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Dual-fuel engines set to duel for customers

April 27, 2011
It seems that a new wave of fuel options is heading our way – and quite fast. In recent months, several companies have announced new dual-fuel systems that run on a combination of propane and diesel. I’m not sure how popular these dual-fuel engines will ...

It seems that a new wave of fuel options is heading our way – and quite fast. In recent months, several companies have announced new dual-fuel systems that run on a combination of propane and diesel. I’m not sure how popular these dual-fuel engines will eventually become, but based on the number of companies investing in the technology, it has a chance.

The latest release comes from Icom North America, which recently showed its JTG-Dynamic System. The system uses a 50/50 mixture of liquid-injected propane and diesel fuel. Vehicles can also run on straight diesel fuel.

“Our innovative JTG-Dynamic System will provide vehicle owners with more power, more torque and improved efficiency along with huge fuel-cost savings and lower emissions,” said Icom’s CEO Ralph Perpetuini.

According to Icom, the system can be installed on diesel injection engines with electronics specifically programmed for each engine platform and does not require any mechanical changes to a traditional diesel engine. Icom is offering systems configured for the International DT466 and Cummins 11.9 engine families, with more platforms under development.

“Our new system is an all-around winner for diesel fleets,” said Albert Venezio, chairman of Icom North America. “For owners, it dramatically reduces operating costs because propane is cheaper than diesel and has a 50-cents-per-gallon alternative fuel-tax credit. For the environment, it reduces emissions. For the national economy it helps to reduce petroleum imports because propane is mostly U.S.-sourced.”

Icom is not the only company working on dual-fuel engine systems. GreenMan Technologies’ American Power Group (APG) will soon start selling its dual-fuel system. The company claims its system will displace 40-70% of normal diesel fuel with compressed natural gas, liquefied natural gas, well-head gas, or bio-methane, to power a vehicle. The result is a 30-40% reduction in operating costs, APG said.

And lest we dismiss these companies, truck manufacturer Navistar announced at the Mid-America Trucking Show that it is developing a dual-fuel 13L MaxxForce engine in conjunction with Clean Air Power. The engine, which runs on diesel and liquefied natural gas, is being tested in a 2011 International ProStar Plus.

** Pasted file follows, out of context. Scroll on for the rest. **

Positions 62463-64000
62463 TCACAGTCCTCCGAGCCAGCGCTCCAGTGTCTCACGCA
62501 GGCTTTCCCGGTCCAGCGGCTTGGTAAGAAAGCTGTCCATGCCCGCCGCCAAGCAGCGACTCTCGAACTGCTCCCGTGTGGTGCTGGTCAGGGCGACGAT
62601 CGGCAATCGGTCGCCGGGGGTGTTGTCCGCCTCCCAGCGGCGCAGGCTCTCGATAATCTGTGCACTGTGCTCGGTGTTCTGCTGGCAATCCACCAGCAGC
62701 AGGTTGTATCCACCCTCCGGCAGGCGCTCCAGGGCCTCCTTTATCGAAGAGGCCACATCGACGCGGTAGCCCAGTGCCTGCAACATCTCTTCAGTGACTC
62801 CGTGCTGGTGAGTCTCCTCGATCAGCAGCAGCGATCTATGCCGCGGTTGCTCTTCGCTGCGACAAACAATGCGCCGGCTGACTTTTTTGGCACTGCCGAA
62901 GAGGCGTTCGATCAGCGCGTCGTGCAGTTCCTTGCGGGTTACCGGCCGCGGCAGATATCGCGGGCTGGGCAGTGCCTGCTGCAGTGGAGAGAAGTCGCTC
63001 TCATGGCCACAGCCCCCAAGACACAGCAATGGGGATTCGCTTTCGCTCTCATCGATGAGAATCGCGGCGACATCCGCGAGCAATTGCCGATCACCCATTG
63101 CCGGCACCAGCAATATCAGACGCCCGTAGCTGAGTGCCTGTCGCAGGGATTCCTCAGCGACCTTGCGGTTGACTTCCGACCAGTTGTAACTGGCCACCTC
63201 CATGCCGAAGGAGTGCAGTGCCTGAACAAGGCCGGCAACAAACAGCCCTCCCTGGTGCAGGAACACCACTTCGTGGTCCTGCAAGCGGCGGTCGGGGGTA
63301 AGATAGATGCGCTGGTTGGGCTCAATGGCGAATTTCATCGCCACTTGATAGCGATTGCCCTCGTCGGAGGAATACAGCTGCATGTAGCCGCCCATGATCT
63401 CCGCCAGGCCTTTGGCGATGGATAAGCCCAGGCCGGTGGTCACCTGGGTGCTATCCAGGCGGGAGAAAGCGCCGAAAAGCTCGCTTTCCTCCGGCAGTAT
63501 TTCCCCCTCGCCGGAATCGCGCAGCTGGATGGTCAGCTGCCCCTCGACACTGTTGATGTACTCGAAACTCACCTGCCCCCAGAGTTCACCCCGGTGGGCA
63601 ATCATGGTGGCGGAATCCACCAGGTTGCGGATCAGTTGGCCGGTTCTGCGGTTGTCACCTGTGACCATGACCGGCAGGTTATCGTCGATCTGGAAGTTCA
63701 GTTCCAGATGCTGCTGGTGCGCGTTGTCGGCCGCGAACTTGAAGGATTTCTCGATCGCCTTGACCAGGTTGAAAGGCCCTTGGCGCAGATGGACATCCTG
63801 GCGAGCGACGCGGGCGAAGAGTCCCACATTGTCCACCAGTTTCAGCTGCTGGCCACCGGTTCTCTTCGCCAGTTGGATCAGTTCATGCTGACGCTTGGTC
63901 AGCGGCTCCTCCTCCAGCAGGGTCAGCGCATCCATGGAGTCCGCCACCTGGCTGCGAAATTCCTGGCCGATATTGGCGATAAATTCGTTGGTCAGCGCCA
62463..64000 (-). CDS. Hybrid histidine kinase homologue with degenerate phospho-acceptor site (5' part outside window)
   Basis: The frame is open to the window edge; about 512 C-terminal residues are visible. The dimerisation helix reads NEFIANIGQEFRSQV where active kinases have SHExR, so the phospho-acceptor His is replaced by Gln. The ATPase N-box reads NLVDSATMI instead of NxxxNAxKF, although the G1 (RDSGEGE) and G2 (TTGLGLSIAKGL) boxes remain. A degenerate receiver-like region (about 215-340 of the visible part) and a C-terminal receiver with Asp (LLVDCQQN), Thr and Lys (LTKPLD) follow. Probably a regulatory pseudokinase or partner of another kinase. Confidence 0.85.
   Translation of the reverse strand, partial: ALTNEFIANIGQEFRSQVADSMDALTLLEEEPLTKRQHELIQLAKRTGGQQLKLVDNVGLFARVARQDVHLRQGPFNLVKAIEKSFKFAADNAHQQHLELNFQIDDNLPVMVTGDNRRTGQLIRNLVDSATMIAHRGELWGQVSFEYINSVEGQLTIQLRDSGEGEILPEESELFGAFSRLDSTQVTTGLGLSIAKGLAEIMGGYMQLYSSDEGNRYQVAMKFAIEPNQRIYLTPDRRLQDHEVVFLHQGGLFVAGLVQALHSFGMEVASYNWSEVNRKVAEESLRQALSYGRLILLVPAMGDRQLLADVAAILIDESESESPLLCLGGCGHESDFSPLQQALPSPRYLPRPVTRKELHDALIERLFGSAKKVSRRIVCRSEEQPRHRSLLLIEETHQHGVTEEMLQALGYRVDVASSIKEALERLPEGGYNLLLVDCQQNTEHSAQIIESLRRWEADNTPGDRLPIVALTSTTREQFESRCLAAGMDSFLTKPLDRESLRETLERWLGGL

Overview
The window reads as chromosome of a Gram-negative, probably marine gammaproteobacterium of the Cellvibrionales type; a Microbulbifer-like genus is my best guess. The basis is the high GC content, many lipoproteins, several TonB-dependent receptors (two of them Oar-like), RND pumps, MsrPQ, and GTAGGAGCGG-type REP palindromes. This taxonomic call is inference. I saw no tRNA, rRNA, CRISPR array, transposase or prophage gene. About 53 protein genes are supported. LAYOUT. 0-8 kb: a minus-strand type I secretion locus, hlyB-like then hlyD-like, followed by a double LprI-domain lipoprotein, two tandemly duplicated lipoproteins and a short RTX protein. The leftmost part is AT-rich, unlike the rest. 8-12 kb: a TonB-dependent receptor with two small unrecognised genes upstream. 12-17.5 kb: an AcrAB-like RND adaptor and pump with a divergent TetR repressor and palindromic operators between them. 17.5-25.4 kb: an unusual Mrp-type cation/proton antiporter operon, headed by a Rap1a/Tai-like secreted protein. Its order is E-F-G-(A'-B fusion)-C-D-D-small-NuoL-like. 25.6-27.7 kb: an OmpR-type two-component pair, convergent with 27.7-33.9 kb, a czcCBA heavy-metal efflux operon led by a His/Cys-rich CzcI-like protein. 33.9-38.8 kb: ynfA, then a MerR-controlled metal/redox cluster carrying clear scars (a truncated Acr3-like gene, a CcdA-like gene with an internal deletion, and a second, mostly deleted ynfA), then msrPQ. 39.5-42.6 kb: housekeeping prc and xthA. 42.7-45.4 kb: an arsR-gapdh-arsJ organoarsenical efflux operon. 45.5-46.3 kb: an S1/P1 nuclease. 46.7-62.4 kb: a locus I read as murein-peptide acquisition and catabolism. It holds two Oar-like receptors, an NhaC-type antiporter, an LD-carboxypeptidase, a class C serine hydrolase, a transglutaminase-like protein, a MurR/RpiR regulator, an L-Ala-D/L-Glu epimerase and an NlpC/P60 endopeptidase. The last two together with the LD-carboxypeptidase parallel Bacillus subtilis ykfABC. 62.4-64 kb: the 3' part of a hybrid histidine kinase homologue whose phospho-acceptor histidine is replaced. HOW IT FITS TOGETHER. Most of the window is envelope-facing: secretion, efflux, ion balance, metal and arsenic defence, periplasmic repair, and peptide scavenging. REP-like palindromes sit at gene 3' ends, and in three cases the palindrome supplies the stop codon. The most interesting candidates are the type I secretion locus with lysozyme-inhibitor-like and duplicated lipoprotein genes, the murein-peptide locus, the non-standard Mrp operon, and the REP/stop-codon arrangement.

“Recognizing the abundant supply of natural gas in the United States and Canada, we feel compelled to invest in our products in such a way that enables our customers to expand their usage of very low emissions technologies through our engines,” said Jim Hebe, senior vice president, North American sales operations, Navistar. “The use of natural gas certainly accomplishes this and we are proud to be developing the broadest, most energy-efficient line of trucks in the industry, helping deliver real-world savings to the bottom line.”

The engine would produce 430 hp. and 1,550 lbs.-ft. of torque using diesel pilot injection for combustion on the compression stroke and mixing air and LNG on the intake stroke. The result is an engine that runs on a mixture of 15% diesel and 85% natural gas, Navistar said.

Clean Air Power said its dual-fuel system can run on up to 90% natural gas and can be mixed with bio-methane and bio-diesel for a “carbon-neutral” system.

Dual-fuel systems are in use around the world today and being tested by many global truck makers. Will it catch on here? I’m not sure, but the widespread introduction of the technology will give fleet managers another option when it comes to spec’ing their next truck.

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